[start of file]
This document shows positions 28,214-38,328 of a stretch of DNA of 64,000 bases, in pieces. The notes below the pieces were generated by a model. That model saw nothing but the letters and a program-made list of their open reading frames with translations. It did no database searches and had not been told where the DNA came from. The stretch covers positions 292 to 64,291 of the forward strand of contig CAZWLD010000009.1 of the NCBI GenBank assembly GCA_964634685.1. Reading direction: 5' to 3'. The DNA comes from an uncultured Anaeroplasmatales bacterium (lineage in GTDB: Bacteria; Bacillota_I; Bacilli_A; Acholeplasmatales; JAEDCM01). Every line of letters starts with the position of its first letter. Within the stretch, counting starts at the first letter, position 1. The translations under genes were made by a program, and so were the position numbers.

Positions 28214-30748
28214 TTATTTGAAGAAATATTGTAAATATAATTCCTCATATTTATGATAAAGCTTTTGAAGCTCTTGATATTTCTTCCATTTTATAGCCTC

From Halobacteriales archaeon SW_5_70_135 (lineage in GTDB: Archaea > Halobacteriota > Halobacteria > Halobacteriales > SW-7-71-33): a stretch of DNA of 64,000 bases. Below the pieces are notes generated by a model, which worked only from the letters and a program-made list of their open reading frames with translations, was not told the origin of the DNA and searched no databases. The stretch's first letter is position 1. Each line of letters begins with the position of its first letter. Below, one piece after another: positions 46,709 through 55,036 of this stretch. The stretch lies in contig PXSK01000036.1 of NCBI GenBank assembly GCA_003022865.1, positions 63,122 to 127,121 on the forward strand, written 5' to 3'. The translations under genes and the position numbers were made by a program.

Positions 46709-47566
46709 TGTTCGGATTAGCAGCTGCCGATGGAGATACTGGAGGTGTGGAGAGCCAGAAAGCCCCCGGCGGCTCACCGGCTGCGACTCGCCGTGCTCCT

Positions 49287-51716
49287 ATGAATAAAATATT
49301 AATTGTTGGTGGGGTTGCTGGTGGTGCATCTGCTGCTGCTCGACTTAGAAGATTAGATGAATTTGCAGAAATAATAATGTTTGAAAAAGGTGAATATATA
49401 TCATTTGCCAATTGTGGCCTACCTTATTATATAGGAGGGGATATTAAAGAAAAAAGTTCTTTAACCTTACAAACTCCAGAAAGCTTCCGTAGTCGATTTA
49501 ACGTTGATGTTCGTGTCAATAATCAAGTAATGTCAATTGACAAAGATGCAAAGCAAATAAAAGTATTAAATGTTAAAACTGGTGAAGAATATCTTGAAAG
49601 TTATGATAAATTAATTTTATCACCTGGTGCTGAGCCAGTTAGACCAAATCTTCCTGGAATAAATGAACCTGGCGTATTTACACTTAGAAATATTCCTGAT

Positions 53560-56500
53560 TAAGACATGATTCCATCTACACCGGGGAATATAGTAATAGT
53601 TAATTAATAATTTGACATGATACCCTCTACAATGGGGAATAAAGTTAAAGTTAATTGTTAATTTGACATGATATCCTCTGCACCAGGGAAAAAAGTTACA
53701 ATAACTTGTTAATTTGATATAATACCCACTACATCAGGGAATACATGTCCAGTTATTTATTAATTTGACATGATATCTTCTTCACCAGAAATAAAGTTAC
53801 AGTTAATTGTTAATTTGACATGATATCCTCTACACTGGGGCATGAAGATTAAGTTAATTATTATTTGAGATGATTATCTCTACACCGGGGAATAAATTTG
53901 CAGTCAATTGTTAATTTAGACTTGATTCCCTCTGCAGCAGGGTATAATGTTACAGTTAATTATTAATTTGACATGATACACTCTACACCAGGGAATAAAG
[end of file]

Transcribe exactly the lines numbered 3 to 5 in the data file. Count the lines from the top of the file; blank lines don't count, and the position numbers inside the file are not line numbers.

28214 TTATTTGAAGAAATATTGTAAATATAATTCCTCATATTTATGATAAAGCTTTTGAAGCTCTTGATATTTCTTCCATTTTATAGCCTC

From Halobacteriales archaeon SW_5_70_135 (lineage in GTDB: Archaea > Halobacteriota > Halobacteria > Halobacteriales > SW-7-71-33): a stretch of DNA of 64,000 bases. Below the pieces are notes generated by a model, which worked only from the letters and a program-made list of their open reading frames with translations, was not told the origin of the DNA and searched no databases. The stretch's first letter is position 1. Each line of letters begins with the position of its first letter. Below, one piece after another: positions 46,709 through 55,036 of this stretch. The stretch lies in contig PXSK01000036.1 of NCBI GenBank assembly GCA_003022865.1, positions 63,122 to 127,121 on the forward strand, written 5' to 3'. The translations under genes and the position numbers were made by a program.

Positions 46709-47566